I came across an interesting fitness blog post recently. It is a great point of thought, I make it a point, regardless of the program design for my client to ask how do they feel. Asking and listening to a client is very important and should determine how you proceed before training. How do you all address this subject with clients.
It really depends on they type/severity of pain. For liability reasons, however, it is best to err on the side of caution.
I do (to the best of my ability) try to determine during an initial consultation the client’s appreciation and understanding of the difference between actual pain and muscle fatigue due to exercise.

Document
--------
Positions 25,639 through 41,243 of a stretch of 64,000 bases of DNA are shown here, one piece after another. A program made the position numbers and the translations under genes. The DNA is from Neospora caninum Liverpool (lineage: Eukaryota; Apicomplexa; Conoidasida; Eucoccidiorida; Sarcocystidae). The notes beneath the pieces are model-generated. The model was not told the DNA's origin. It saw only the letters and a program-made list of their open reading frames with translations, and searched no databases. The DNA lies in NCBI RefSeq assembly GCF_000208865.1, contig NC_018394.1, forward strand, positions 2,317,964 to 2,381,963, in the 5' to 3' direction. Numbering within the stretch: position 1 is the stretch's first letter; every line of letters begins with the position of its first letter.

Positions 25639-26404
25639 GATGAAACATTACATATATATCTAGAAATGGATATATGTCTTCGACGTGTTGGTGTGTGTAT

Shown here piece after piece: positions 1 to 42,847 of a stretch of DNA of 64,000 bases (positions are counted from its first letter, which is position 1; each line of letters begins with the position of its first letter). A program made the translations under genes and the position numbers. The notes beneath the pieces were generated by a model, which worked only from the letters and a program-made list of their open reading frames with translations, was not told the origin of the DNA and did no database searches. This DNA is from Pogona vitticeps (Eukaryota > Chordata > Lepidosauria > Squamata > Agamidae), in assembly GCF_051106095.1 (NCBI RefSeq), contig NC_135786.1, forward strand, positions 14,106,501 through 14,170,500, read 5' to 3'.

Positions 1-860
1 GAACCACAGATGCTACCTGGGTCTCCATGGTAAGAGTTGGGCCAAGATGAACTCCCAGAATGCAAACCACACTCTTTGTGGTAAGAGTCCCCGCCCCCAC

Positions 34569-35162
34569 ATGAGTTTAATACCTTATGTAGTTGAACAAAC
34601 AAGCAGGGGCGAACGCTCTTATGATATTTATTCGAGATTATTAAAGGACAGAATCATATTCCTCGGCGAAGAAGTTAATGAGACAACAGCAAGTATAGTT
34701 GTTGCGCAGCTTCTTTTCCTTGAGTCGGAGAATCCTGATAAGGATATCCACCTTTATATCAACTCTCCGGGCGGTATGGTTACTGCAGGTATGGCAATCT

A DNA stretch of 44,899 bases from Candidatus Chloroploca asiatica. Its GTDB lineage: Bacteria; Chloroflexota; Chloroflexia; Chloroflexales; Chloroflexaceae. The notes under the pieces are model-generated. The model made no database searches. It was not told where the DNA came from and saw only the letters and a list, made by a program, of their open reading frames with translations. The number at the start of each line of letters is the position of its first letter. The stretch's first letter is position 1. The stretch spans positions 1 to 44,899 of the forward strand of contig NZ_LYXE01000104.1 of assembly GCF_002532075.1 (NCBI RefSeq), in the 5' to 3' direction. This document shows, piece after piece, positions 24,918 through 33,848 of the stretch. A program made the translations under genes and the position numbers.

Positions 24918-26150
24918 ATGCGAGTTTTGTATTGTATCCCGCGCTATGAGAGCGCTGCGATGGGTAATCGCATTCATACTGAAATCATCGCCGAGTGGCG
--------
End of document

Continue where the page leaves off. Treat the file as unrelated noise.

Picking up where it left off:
For example, if a client says “this hurts” I typically have them stop performing the exercise. However, as I am sure we have all experienced, often times the client simply means “I really feel this in the muscle(s) that are working right now.”
It is far beyond my scope of practice to diagnose injuries. Therefore I explain to my client’s beforehand that they should only use the words “hurt” and “pain” when referring to injuries, and not simply muscle fatigue.
It is a dangerously fine line, though. When there is any doubt, I always err on the side of caution and suggest seeking the advice of a trained medical professional.